Sinusitis Rhinosinusitis Or Nasopharyngitis

The organisms classically associated with acute bacterial respiratory infections—Streptococcus pneumoniae, Haemophilus influenzae, and Moraxella catarrhalis—are not usually considered pathogens of abscess cavities. Rather, they are mucosal pathogens that have proclivities for thriving on damaged respiratory epithelium, whether in the cigarette smoke-damaged lungs of the adult with chronic bronchitis or in the virally damaged airway of the child in daycare. Unfortunately, any attempt to use bacterial samples from the nasal specimens, as opposed to maxillary antral aspirates, would prompt critics to decry the results on the grounds that (1) nasal cultures do not correlate with antral cultures, and (2) the organisms recovered are considered "normal" nasal flora, particularly in children and infants.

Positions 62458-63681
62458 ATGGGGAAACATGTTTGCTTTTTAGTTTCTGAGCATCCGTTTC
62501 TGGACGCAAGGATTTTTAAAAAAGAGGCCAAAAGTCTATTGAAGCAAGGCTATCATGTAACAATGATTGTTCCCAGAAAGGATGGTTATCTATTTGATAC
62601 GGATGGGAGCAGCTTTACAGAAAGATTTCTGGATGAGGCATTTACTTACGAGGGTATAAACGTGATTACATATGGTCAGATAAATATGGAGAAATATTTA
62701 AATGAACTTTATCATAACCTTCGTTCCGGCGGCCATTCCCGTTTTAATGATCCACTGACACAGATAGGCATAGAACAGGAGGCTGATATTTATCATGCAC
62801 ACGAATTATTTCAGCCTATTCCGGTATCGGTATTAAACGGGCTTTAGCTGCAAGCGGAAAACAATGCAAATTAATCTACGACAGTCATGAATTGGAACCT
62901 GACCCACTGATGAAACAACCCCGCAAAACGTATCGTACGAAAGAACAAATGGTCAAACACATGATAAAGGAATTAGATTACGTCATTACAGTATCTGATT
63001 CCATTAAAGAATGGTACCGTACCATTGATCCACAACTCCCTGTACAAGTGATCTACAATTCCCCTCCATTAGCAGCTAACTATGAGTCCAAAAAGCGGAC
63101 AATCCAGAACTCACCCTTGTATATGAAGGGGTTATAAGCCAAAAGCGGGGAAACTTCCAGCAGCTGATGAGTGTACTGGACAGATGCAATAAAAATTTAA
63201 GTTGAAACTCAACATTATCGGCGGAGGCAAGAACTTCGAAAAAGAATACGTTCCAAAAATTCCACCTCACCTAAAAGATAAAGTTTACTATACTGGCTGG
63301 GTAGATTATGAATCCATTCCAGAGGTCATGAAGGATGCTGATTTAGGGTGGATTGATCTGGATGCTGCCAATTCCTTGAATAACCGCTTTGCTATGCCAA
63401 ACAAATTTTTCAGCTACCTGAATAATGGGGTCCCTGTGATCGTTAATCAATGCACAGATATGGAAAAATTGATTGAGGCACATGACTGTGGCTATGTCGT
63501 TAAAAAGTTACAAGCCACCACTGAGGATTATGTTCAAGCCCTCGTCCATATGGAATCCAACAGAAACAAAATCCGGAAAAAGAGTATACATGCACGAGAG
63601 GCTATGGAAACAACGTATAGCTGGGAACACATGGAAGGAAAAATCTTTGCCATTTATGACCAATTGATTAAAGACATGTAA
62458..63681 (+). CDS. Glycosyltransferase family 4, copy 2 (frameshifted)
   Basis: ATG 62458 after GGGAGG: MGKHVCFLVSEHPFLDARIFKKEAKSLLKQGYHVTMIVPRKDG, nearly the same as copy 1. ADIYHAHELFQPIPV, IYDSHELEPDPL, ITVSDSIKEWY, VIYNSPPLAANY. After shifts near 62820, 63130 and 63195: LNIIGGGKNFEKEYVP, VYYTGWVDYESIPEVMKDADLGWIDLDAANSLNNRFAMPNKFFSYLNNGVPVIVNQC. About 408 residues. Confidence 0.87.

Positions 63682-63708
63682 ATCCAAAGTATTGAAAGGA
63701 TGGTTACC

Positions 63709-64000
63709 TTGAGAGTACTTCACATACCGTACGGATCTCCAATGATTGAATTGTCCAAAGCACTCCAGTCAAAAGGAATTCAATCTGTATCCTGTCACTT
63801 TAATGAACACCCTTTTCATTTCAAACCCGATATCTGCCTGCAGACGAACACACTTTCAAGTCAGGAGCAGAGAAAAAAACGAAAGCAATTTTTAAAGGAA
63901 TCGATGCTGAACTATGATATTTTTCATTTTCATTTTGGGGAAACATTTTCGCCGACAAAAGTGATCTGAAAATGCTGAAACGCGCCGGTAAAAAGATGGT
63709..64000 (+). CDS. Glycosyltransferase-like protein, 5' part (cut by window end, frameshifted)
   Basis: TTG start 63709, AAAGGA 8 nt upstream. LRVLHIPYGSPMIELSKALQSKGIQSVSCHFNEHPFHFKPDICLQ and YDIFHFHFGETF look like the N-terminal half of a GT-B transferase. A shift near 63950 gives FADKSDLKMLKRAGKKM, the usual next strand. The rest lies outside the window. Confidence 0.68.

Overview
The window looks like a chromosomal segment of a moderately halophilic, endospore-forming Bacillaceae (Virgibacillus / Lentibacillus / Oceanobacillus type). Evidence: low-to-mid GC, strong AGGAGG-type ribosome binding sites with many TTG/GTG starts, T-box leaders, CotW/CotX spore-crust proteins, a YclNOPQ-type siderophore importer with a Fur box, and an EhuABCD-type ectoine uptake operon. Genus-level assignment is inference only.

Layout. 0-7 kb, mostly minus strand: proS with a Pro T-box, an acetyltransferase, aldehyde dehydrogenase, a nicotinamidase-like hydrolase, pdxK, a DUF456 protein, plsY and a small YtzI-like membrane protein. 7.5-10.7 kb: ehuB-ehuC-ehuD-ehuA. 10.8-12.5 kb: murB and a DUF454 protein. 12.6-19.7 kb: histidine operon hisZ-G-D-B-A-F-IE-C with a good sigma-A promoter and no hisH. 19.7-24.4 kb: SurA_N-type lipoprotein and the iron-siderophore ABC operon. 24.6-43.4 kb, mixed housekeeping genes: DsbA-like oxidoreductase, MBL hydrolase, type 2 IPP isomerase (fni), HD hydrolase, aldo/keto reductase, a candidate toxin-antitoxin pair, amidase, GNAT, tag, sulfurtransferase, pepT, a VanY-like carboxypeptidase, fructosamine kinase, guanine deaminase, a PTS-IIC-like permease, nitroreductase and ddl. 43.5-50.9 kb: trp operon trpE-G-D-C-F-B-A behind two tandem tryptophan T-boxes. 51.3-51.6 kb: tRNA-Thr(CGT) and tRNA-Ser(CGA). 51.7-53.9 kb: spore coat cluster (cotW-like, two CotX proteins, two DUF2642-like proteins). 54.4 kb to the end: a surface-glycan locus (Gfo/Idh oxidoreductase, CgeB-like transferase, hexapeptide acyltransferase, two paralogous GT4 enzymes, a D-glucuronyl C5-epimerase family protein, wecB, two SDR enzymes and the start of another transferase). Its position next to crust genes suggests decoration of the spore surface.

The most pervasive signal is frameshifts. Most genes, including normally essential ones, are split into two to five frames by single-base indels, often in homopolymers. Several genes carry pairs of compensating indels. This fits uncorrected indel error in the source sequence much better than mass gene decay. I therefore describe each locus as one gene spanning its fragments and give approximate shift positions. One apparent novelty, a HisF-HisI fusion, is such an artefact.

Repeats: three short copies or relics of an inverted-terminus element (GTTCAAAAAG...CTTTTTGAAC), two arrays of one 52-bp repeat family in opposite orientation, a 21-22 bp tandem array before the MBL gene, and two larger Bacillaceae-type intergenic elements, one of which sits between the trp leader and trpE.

To the critics, we might respond by asking, Who cares what is in the maxillary sinus? Our job is to characterize the disease present in the symptomatic patient. Although typical sinusitis pathogens may be present in low to modest numbers in the asymptomatic patient, it appears difficult to classify as "normal" a symptomatic nasal airway with significant damage to the epithelial ultrastructure, a heavy concentration of acute inflammatory cells, and the presence of pathogenic bacteria in high concentrations. This condition may be common, and often self-limiting, but it is certainly not normal. A more accurate differentiation of significant from insignificant bacterial infection should probably be based on quantitative bacteriology combined with an assessment of the inflammatory and immunologic responses, and not by the specific sinus involved. Easier said than done, perhaps, but to assume otherwise leads us clinically astray. The above considerations can be turned into a case for the use of nasal cultures of visible purulence when that purulence is persistent, has failed empirical therapy and is thought to be related to the disease process of interest. Purulent secretions probably have some, but not absolute, predictive value for bacterial infection versus viral processes. Some viral infections can present with thick purulent secretions, especially in the morning, after nocturnal stasis of the nasal secretions.1

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